The Truth About Facts

Icon of the Nativity and Baptism of Christ from Transfiguration Greek Orthodox Church in Austin Texas

It seems that every year some time about December twenty first someone throws down this challenge: You know Jesus wasn’t born in the winter. He was really born in the summer. Christmas is really a Pagan solstice celebration.

I’m not really quite sure what this challenge is supposed to do. Is it supposed to shake my faith? Is the fact that there are other traditions that celebrate their rites at the same time as I remember the birth of Christ supposed to make me doubt the truth of the Incarnation?

I had an epiphany last Friday. After I finished Matins I started reading the Apology of the Augsburg Confession, specifically the section on the Church, and this quotation stood out:

Many people ridicule all religions, or if they accept anything, accept only what agrees with human reason and regard the rest as mythology, like the tragedies of the poets.
–Philip Melanchthon, Apology of the Augsburg Confession translated by Jaraslov Pelikan

I prefer to be unreasonable. As I noted in my post on the traditions surrounding the feast day of Saint Nicholas, one of the wonderful things about Christianity is its ability to acculturate folk customs and imbue (or baptize) them with a certain grace. The fact of the matter is this: Nobody knows when Jesus was born, but truth be told the Incarnation is remembered and celebrated at Christmas, whether that is December twenty fourth/twenty fifth, or January sixth.

One of my favorite Carols for Gaudete Sunday is The Cherry Tree Carol (this version is by The Seeger Sisters)  in which Joseph gets angry with Mary for her surprise pregnancy until Jesus speaks up from within the Virgin’s womb. (Quite an epiphany for Joseph.)

8. Then Joseph took Mary
All on his left knee,
‘Oh tell me, little Baby, ,
When thy birthday will be.’

9. ‘The sixth of January
My birthday will be,
The stars in the elements
Will tremble with glee.’

In her discussion of this carol Elizabeth Poston writes:

The allusion in stanza 9 to Christ’s birthday is in keeping with the song’s antiquity. 25 December was appointed by the Roman emperor Aurelian in 274 as the festival in Rome of the unconquered sun (natalis soils invicti), celebrations of the winter solstice that were transformed by the Christian church into the festivals of Christmas and Epiphany in which various pre-Christian elements survived. The date of Christ’s birth, near to the Feast of the Passover, is unknown. The first mention of the Feast of the Nativity as being on 25 December occurs in a Roman almanac for Christians of A.D. 354, although Christmas had been celebrated on that date in Rome since at least eighteen years earlier. In the eastern part of the Roman Empire the birth and the baptism of Jesus were celebrated on 6 January, the day on which Christmas is still observed by the Armenian Church. In the course of the fourth century the celebration of Christmas on 25 December was adopted in the east except by Jerusalem. In the west its observance on that date spread from Rome to become general in the sixth century, the two great Christian festivals of winter remaining closely linked in the Twelve Days of Christmas.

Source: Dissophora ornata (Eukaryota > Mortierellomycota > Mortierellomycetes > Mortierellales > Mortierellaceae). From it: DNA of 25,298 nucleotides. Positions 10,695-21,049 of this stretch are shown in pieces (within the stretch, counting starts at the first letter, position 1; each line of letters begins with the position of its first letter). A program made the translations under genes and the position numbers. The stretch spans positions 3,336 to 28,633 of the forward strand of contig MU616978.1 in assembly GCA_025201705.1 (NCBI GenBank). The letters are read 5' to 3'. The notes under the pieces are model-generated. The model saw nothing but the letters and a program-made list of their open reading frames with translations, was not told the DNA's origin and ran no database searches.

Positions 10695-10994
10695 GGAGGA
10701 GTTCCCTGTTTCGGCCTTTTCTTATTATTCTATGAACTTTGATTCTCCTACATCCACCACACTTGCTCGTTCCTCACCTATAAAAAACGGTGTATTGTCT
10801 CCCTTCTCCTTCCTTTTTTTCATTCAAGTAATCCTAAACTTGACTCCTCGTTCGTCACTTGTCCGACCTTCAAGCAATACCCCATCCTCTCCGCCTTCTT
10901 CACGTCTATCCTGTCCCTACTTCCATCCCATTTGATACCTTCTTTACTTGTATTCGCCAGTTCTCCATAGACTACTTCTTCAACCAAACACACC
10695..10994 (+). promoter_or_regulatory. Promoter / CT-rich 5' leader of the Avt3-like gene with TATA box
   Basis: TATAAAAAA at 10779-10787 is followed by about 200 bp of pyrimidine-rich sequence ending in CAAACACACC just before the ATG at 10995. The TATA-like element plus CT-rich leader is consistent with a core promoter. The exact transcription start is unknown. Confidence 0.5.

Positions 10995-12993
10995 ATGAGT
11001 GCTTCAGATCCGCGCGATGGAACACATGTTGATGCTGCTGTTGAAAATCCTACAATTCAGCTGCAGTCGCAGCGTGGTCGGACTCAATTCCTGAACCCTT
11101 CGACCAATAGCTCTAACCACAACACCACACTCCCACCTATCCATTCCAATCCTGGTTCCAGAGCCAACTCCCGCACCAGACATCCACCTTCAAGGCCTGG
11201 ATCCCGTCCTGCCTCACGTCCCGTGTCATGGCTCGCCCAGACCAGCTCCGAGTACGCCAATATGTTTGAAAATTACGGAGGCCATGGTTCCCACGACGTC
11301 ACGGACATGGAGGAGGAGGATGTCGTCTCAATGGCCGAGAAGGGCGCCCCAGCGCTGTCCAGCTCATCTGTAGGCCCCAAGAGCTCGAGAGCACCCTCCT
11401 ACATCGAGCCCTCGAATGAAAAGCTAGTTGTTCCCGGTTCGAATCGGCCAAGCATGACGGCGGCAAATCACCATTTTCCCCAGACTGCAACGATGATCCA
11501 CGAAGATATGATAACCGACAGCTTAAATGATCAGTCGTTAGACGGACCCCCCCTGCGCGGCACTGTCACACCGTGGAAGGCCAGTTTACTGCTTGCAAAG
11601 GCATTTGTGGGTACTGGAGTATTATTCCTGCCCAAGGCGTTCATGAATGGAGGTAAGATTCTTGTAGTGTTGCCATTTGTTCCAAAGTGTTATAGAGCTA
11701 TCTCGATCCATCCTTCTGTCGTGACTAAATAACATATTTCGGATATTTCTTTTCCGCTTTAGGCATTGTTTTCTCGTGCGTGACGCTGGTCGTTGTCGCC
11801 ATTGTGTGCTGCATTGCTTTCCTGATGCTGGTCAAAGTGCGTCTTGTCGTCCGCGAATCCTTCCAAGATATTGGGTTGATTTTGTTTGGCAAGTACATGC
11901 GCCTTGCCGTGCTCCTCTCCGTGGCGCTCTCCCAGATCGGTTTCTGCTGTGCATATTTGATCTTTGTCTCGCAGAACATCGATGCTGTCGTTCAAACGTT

–Elizabeth Poston, The Second Penguin Book of Carols (Harmondsworth, Middlesex, England: Penguin Books, 1970)

This may seem like a reason to doubt the veracity of Christian customs, but as I read on, last Friday, in the Apology I came to this discussion of the date on which Easter should be celebrated:

The apostles wisely admonished …neither to destroy evangelical liberty nor to impose a necessity upon consciences, since they [state] not to be bothered even if there has been a mistake in the calculation. …A difference in human observances does not harm the unity of faith.
–Philip Melanchthon, Apology of the Augsburg Confession translated by Jaraslov Pelikan

Facts may make us doubt, but the truth is that traditions imbued with grace can only strengthen faith. Truly Jesus is the Unconquered Son; born of a virgin at the turning of the year; adored by Zoroastrian wizards; baptized in the Jordan; the one who, in Cana, turned the water in to wine; the one who overcame death, and hell, and will return.

This recording from Alan Lomax Collection: Songs Of Christmas has Vera Hall Ward telling the truth about Christmas in No Room At The Inn/Last Month Of The Year.

One thought on “The Truth About Facts

  1. Pingback: Music For Advent; O Great | Uncle Frog

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